Public servants at Canberra's Shared Services Centre reacted with panic on Monday to news that much of their work is to be taken over by the Finance Department.
Hundreds of workers were left almost completely in the dark on their future after the co-ordinated release of the news by the bosses of the Education, Employment and Finance departments.
But Renée Leon, Michele Bruniges and Jane Halton were unable to tell the shared services workers exactly what was going to happen to them.
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The move marks the next phase of the push to make the public service more efficient by "insourcing" departments' back office functions like payroll and IT to a specialist area.
Workers were only given a vague outline on Monday of the plan but it looks clear that it will hand yet more public service power and influence to the Finance Department and its high-profile boss Jane Halton.
The Shared Services Centre emerged from the break-up of the Education and Employment departments in 2013 and has been operating since early 2014 as a key plank in the government's "contestability program".
By early 2015, the shared services centre had grown to more than 600 public servants, bigger than some departments, and was undertaking backroom functions for 11 other agencies and departments.
An audit, by the Australian National Audit Office of the administration of the centre is due to be tabled in Parliament this month.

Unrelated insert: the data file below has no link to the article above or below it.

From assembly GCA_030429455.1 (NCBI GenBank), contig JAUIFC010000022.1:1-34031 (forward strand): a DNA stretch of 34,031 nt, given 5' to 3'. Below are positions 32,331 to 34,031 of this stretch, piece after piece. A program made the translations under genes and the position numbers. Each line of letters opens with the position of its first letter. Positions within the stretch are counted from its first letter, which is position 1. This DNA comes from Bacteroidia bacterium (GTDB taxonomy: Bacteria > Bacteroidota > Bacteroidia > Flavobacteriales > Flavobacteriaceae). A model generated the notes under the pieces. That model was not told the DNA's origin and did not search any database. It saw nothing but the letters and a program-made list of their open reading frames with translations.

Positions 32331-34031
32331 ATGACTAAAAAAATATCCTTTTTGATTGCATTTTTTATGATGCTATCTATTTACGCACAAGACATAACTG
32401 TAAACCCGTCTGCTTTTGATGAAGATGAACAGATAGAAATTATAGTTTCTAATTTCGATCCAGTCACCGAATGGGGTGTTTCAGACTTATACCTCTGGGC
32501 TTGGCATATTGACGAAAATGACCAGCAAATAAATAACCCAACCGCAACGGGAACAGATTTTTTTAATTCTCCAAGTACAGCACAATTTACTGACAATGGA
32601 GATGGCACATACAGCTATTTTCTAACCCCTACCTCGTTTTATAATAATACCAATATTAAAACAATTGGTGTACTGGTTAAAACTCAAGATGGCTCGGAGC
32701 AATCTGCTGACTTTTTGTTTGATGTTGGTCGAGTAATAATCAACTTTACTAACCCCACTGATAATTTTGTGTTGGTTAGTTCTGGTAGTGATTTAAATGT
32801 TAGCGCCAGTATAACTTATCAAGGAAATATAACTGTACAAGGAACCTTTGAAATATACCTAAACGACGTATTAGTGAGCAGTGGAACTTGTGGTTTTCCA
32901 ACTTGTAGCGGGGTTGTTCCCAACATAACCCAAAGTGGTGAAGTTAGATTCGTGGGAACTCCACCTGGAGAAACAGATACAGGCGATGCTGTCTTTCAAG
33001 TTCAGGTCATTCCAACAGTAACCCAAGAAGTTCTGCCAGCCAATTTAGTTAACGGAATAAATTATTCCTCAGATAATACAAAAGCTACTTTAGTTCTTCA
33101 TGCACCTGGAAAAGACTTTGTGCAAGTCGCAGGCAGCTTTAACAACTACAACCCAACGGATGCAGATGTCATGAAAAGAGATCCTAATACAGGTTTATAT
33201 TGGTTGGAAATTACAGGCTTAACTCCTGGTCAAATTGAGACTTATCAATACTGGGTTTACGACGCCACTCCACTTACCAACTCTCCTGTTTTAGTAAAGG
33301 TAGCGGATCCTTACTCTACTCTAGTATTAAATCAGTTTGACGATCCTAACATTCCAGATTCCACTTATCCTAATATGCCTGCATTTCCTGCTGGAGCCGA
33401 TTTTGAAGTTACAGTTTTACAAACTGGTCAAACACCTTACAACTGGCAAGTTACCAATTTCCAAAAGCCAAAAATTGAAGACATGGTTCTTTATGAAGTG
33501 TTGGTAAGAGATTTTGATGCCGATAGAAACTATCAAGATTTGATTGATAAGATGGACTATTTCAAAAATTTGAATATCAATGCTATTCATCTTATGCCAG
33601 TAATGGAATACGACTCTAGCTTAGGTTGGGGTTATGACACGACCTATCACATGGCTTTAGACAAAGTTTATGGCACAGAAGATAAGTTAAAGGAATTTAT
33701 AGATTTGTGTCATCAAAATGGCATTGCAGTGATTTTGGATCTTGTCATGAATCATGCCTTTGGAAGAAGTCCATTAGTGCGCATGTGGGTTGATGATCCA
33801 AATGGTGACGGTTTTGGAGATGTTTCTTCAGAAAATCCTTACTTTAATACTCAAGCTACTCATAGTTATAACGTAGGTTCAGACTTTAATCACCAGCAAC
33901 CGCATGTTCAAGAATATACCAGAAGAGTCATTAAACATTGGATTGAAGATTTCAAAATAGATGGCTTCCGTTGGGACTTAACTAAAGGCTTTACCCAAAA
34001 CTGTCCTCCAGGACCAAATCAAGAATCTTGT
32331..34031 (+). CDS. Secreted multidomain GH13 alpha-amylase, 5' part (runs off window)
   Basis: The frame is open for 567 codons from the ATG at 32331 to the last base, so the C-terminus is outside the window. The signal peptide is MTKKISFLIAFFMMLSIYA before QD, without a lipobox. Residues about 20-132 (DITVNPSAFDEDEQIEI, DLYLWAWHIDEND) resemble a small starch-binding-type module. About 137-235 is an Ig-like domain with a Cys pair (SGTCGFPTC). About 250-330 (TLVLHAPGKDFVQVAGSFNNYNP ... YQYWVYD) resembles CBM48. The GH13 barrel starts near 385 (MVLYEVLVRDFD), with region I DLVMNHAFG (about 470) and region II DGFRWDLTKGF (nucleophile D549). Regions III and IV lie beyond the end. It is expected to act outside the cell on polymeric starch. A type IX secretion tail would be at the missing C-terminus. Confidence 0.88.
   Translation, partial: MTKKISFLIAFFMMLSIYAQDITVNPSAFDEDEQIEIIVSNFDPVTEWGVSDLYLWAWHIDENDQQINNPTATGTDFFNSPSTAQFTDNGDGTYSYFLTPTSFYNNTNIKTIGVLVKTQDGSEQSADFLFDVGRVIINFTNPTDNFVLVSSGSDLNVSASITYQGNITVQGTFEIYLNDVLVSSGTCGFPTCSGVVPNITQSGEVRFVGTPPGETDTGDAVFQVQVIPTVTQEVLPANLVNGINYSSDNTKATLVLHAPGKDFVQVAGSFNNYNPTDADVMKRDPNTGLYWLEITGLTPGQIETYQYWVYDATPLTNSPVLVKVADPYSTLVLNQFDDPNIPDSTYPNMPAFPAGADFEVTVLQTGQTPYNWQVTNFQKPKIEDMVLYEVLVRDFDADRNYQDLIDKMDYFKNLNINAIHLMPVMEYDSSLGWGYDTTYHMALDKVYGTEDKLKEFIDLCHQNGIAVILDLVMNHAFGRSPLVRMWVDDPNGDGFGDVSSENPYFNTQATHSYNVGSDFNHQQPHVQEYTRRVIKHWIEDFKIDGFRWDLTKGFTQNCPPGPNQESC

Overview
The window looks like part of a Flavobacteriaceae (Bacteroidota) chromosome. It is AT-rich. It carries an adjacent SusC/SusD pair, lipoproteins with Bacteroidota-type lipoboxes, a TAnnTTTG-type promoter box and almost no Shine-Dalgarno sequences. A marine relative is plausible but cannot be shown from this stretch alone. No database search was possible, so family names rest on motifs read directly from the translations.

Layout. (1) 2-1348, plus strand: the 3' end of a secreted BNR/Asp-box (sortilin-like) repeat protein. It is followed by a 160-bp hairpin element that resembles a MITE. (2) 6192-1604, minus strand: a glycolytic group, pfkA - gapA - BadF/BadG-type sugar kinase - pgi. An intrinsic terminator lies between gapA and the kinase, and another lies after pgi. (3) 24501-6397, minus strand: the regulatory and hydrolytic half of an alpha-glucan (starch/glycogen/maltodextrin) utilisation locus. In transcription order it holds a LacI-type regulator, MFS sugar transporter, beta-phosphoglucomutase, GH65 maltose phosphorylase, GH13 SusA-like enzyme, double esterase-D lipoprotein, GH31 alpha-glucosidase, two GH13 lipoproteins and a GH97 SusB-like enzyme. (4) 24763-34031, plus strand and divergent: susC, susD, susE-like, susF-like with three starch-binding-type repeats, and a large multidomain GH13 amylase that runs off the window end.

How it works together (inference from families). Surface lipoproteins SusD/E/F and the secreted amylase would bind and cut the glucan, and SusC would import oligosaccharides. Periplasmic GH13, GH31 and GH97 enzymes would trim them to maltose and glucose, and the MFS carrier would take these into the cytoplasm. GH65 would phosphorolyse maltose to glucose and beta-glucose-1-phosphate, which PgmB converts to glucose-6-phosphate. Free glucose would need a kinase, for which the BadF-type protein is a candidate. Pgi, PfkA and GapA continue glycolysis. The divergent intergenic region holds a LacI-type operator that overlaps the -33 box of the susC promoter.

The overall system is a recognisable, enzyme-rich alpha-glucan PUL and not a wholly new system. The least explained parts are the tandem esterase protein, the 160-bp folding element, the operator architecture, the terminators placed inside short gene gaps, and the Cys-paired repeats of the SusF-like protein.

The audit was to assess the effectiveness of the Department of Employment and Department of Education and Training's running of the Shared Services Centre and its success in delivering efficiencies and value for money.
The office of Education Minister Simon Birmingham referred questions, on whether Monday's announcement was related to the audit, to the Education Department which refused to answer.
"We cannot comment on Australian National Audit Office processes," a departmental spokesman said.
The shared services concept has been in and out of fashion in the public service, as different management theories have held sway over the decades.
But the formula was considered dead and buried when the Howard government abolished the much-maligned Department of Administrative Services in 1997.
But in May 2016, the government said "shared services" experiment was showing promising signs, yielding savings of about $40 million so far, Finance Minister Mathias Cormann said he was keen to see more backroom operations moved to the small number of shared services operations.
Dr Bruniges and Ms Leon were unable to offer much detail to their workforces on Monday, other than to promise a detailed plan in "coming weeks".
"The movement of some of the SSC functions is a natural transition to this whole of Government approach," the two departmental secretaries wrote.
Ms Halton told her department that the takeover was the next step in the shared services experiment.
"As Finance has responsibility for the Whole-of-Australian-Government Shared and Common Services Program, I see this transition as the next iteration, and a progression of the work that has gone into the Shared Services Centre since its inception," the Finance boss wrote.
"Any changes will be implemented prior to the end of the calendar year, and in the meantime the SSC will continue to deliver its services as normal."
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